Many critics of self-organization highlight that consensus-based decision-making is slow and ineffective. In response, Robertson states that holacracy neither relies on consensus nor a traditional hierarchy. Laloux adds that most successful self-organized companies found a “third way,” that combines the collaboration of consensus with the clear authority of hierarchy.
Robertson adds that this approach appears in network systems that provide simple rules and boundaries for each individual, which paradoxically, allow a wide-range of complex interactions. Both agree that when individuals have clear rules, clear accountabilities, clear territories, and a clear shared purpose, unilateral decision-making becomes highly collaborative without needing consensus.
4. “The rules are too complex!”
Many critics accused holacracy and the companies Laloux’s researched as having too many rules and overcomplicating organizational governance. Laloux responds that this is a fundamental misunderstanding because these models actually cut through a enormous amount of complexity.
He adds, most management spends 80-90% of their time trying to look good to their boss, preparing for meetings, and setting targets, all of which adds complexity to the system. When politics are taken out, people just do the work. Robertson continues that governance within a typical organization is massively complex; far more complex than Holacracy’s 30-page Constitution.
He adds that holacracy’s governance is like a market system in which simple rules allow for complex interactions. Laloux responds that there is a learning curve for any of these systems, just like learning how to play a new game. In fact, many people he spoke with during his research commented that they “relax into work,” because they aren’t burdened with political complexities.
5. “What about the customer!?”
This critique, as expressed by Steve Denning’s Forbes article, charges that… “the only explicit feedback mechanisms alluded to in the Holacracy Constitution are vertical. There are no explicit feedback mechanisms from the customer i.e. the people for whom the work is being done.” Laloux responds that any organizational model is, by definition, focused on the internal workings of the organization, but this doesn’t exclude the customer.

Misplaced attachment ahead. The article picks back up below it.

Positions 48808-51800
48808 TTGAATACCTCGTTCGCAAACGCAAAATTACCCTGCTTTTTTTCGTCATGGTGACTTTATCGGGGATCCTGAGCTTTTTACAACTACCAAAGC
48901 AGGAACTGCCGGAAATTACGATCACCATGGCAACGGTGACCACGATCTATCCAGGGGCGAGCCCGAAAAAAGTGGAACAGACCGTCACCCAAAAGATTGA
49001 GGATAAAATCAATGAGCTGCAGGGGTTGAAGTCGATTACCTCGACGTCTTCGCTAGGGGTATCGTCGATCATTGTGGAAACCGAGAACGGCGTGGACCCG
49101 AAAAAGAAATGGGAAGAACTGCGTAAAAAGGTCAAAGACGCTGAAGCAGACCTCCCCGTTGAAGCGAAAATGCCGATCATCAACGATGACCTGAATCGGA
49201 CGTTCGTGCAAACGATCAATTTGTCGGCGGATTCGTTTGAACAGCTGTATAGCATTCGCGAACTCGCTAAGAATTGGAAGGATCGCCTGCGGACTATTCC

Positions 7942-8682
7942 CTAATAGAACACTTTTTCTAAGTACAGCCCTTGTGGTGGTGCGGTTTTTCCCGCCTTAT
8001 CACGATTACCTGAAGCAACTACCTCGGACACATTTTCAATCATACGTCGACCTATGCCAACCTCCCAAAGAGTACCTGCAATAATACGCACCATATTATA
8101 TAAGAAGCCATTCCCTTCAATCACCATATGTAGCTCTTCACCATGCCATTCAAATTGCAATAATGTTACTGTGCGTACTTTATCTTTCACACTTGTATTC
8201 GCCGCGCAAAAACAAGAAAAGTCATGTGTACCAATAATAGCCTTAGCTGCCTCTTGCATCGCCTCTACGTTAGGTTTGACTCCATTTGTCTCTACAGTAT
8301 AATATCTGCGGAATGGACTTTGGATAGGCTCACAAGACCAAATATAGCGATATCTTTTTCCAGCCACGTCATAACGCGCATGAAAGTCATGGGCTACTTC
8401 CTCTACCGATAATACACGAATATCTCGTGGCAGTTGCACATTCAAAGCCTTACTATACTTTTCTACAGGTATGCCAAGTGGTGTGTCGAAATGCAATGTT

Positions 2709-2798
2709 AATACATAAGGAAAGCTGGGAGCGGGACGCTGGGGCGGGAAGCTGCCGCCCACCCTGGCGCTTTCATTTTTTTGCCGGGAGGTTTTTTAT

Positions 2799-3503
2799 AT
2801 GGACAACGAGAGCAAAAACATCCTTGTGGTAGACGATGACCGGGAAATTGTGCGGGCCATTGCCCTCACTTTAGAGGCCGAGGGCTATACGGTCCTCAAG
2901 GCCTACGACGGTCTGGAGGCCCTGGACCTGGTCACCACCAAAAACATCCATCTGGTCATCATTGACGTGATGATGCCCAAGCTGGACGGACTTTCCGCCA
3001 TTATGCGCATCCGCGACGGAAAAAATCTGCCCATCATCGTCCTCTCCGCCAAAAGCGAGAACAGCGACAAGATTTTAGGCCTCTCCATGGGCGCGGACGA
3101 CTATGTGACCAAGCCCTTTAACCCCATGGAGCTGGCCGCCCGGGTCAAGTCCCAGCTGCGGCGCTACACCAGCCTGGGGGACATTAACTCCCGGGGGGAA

In fact, he found no signs of navel-gazing in the companies he researched. Robertson adds that these companies are incredibly “purpose-driven,” which by definition means a focus on the external customer. Again Laloux articulates that these companies are successful because of their service to customers; he states, “…clients love it because the purpose-driven culture is so apparent.”
So, how can companies be successful without traditional manager-level governance? How do Holacracy® and other self-management models deal with structure, decision-making, employee engagement, or the customer?
The case studies in Laloux’s book Reinventing Organizations, as well as this interview, provide substantive answers to those questions. Still, we know the debate won’t end quickly.
Laloux comments, “…the depth of the paradigm shift is enormous, so I am compassionate about people trying to get their heads around it.” If true, then the case against holacracy’s social technology and the other approaches highlighted in Laloux’s research seem more rooted in old assumptions rather than new evidence.